Eventually, all those seconds add up to a time-stealing conspiracy that forces you to start eliminating things you once looked forward to: reading for pleasure, re-watching The Godfather on HBO on a Tuesday night just because it’s on, spending Sunday watching football. Whatever it is you did in your spare time you no longer do because you don’t have time to spare. Unfortunately, the first thing that usually gets cut isn’t one of the lazy activities I mentioned above. No, the first thing to get cut is the thing you actually like the least (but will help you the most): working out.

Vintage baby in diaper on hands and feet crawling.

She’s putting her baby bod through the paces — you should do likewise!

Maybe you lift weights, maybe you play hoops, maybe you run or play racquetball or swim or bike. Maybe you simply bang out 30 minutes on the treadmill three days a week. Whatever you normally do, the one thing I can assure you, at least for a while after you have a kid, is that you will no longer “normally” do anything. Having a child redefines what normal will be. And while there are countless magazines and blogs and books for women about pregnancy and exercise and post-pregnancy exercise, there is a staggeringly small number of outlets for men to learn how to take care of themselves after their child is born. Somehow, society has made it acceptable, cute even, for a man to gain weight along with his pregnant wife. Some men even go pound for pound with their significant other. Unfortunately, men don’t have access to the one-day miracle weight loss plan that women utilize called giving birth.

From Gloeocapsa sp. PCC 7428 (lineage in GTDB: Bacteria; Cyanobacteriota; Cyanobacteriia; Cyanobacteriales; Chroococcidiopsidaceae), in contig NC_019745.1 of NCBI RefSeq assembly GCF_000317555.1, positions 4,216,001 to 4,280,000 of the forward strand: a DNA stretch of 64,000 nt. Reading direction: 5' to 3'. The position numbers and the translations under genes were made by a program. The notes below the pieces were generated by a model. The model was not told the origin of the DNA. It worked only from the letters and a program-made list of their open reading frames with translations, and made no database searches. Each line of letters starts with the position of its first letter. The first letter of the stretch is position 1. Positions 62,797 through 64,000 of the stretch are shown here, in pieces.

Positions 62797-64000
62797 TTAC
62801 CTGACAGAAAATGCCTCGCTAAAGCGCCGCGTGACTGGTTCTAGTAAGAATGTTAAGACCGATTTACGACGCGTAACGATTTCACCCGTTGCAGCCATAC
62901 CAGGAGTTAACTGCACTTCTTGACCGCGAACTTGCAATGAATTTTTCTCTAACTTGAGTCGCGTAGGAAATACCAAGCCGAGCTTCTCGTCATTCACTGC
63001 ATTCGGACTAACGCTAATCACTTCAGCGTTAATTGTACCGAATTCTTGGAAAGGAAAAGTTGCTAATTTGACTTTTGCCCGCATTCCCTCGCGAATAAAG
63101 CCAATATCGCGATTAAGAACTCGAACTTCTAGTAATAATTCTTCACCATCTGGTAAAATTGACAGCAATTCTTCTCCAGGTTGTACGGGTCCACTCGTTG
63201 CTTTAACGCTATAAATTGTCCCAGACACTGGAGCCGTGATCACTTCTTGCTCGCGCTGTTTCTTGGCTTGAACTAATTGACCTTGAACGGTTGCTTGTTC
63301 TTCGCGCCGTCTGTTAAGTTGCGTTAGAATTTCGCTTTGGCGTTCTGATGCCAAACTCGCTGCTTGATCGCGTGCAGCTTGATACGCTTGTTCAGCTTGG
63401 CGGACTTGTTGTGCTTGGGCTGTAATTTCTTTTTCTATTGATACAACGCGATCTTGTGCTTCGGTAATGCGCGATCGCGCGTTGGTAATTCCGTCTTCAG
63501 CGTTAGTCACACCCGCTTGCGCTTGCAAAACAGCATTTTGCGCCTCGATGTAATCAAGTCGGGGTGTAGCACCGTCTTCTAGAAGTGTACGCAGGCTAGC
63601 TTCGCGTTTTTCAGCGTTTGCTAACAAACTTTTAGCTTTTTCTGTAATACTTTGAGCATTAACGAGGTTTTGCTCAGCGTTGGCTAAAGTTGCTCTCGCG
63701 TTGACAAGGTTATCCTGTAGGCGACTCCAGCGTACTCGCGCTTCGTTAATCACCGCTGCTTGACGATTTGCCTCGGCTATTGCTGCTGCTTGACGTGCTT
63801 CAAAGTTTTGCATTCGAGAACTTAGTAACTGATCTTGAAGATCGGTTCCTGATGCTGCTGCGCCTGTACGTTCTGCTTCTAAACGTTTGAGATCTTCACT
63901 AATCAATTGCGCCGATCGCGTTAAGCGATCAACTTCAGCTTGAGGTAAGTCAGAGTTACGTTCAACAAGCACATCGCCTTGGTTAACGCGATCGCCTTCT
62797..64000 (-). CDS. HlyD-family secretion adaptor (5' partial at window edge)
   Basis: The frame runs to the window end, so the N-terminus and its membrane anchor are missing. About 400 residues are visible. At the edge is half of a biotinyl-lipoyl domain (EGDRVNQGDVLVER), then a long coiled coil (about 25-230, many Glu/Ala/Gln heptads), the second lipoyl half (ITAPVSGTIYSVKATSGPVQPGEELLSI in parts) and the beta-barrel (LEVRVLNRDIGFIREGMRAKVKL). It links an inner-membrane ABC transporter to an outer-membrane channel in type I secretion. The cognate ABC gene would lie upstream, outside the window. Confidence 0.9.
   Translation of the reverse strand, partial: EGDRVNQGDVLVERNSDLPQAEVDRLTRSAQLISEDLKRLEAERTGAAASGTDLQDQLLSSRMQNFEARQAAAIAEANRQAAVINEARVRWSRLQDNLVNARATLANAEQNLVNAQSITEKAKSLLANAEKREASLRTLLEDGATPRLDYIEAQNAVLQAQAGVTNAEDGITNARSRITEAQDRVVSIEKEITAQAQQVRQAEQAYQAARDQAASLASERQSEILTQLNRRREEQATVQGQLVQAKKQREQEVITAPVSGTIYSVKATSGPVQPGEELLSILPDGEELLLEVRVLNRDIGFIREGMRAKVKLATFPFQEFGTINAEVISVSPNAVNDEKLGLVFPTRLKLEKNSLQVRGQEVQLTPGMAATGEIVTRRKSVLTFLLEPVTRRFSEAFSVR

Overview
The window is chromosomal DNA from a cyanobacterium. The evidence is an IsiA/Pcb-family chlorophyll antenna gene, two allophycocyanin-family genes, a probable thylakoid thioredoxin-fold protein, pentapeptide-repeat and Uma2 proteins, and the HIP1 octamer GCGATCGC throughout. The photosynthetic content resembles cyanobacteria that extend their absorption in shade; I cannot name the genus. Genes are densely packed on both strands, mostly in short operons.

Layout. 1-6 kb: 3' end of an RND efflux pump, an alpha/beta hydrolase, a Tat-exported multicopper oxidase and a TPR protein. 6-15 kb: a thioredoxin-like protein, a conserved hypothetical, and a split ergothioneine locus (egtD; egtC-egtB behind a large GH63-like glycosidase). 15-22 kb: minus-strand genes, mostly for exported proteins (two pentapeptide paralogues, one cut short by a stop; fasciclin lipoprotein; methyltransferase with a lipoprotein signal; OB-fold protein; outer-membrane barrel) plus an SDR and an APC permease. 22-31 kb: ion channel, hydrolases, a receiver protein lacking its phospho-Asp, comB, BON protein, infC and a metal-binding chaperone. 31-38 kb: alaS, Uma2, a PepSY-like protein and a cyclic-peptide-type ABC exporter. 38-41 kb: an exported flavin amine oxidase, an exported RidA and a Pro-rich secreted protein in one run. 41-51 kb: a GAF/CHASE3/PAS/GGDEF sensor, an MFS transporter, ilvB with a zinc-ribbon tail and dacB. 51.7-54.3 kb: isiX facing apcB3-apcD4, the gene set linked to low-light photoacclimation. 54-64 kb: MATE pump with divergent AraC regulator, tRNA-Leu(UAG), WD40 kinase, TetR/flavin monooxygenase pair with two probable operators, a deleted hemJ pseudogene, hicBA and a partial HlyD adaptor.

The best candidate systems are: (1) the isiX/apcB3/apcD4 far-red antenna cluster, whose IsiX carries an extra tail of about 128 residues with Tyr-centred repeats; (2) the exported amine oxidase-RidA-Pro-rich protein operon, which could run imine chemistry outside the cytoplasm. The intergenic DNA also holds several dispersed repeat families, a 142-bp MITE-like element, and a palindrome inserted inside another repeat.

One minute, a woman is bursting at the seams with child, the next minute; she’s 15 pounds lighter. For men, what was once affectionately called “sympathy weight” is now referred to as “being fat.” Once you’re fat for a certain amount of time, you have officially “let yourself go.” And once you’ve “let yourself go,” it’s not easy to get yourself back.